Is manipulation under anesthesia safe? What should I know about it?
Manipulation under anesthesia, also known as MUA, is a type of manipulative technique that is non invasive. It is performed by a chiropractor and meant to offer relief from chronic pain that has been responsive to other forms of non surgical care. MUA focuses on breaking up internal scar tissue that is leftover from an injury or surgery, and as a result, restores movement while reducing pain. MUA can be used to treat the back, neck, shoulders, and joints as well as muscle spasms.
When a patient is undergoing MUA, they are sedated. An example of the amount of sedation used might be the “twilight” state which is common in the sedation of a patient undergoing a colonoscopy or tooth extraction. This type of sedation allows the chiropractor to adjust the joints and bones, or stretch and align the muscles without any resistance to the treatment. Less force is applied during the procedure making it painless and often effective.
MUA is performed by trained and certified doctors who work in chiropractic medicine, rehabilitation, osteopathy, or orthopedics. It is considered to be a subspecialty which means it may not be available in every clinical office.
Benefits of MUA
Many patients experiencing back, neck, or shoulder pain respond well to manipulation, exercise, massage, and rehabilitation. Some of these patients will find that their relief is limited to a few days or weeks. In this case MUA could be an option. Benefits of manipulation under anesthesia include:
It is safer than surgery
It is cost effective
It is covered by most insurance plans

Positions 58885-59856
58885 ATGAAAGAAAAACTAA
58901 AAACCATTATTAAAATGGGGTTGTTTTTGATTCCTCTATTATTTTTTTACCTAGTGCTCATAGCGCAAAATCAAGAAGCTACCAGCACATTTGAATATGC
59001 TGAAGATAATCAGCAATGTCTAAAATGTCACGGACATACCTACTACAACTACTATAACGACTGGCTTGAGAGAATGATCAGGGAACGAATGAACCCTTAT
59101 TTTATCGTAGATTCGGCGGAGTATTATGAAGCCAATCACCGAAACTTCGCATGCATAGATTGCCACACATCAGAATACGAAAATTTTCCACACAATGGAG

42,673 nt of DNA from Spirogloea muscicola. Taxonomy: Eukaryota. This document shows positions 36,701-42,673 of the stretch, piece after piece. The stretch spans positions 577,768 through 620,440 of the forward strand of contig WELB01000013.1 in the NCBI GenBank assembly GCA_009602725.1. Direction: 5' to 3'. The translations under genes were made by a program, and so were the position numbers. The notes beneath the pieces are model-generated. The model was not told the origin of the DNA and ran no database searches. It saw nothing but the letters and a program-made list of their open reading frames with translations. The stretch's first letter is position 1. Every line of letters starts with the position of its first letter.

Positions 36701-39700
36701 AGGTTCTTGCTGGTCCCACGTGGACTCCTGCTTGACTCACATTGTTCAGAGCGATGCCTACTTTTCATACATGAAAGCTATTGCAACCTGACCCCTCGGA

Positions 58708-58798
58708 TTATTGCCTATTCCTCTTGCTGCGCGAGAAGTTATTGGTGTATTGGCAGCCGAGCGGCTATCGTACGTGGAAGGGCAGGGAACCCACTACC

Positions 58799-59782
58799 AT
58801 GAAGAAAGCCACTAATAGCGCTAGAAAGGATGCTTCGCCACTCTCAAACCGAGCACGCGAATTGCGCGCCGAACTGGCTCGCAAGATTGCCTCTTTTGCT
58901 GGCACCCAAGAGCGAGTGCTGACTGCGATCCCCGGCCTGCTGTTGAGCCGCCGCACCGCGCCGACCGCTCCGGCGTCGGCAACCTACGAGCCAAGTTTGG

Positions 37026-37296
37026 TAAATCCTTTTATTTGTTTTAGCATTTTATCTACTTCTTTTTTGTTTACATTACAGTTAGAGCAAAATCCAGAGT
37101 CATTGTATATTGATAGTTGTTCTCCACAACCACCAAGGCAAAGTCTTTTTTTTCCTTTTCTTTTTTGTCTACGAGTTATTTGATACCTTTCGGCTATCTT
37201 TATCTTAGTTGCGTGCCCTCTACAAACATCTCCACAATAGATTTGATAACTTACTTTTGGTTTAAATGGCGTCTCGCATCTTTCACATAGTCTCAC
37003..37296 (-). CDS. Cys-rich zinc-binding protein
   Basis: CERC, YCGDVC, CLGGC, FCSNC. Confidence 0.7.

It is covered by most workers compensation
Is MUA Right for You
Before scheduling you for MUA treatment, a chiropractic doctor should assess your medical history, symptoms, and previous chiropractic care. A physical evaluation and neurological exam may be conducted to confirm a diagnosis. The following tests might also be ordered:
MRI or CT scan
Nerve conduction velocity test
Patients who have been diagnosed with the following might be suited to MUA:
Chronic sprain or strain
Chronic disc pain
Acute muscle spasms
Failed back surgery
Loss of movement or motion
Chronic back, neck, or shoulder pain
MUA is not recommended for:
Acute inflammatory gout
Compression of the spinal cord
The aforementioned is not exhaustive. There are other conditions that could be treated with MUA, as well as those that should not be treated with it. Patients who are taking certain types of medication or cannot be sedated will also not be candidates for MUA.
How MUA is Performed
Manipulation under sedation is typically performed in a hospital. The anesthesia is given by an anesthesiologist. The patient will be sedated, but not unconscious. Various anesthesia could be given depending on the patient’s circumstances. Once the patient is sedated, the chiropractic doctor, like a chiropractor in Glen Burnie, MD, will begin to employ different techniques on the symptomatic part of the body. The entire procedure takes between 15 and 40 minutes. The patient slowly regains awareness and will be monitored for a brief period of time. He or she can return home on the same day. Typically noticeable improvements in range of motion and pain is immediately noticed. Localized muscle soreness is common and may be treated with herbal balms, ice, heat, or OTC medication. Physical therapy or cryotherapy might also be recommended.
In general, a patient will need between 2 and 4 MUA treatments. These are often done on consecutive days rather than at separate intervals.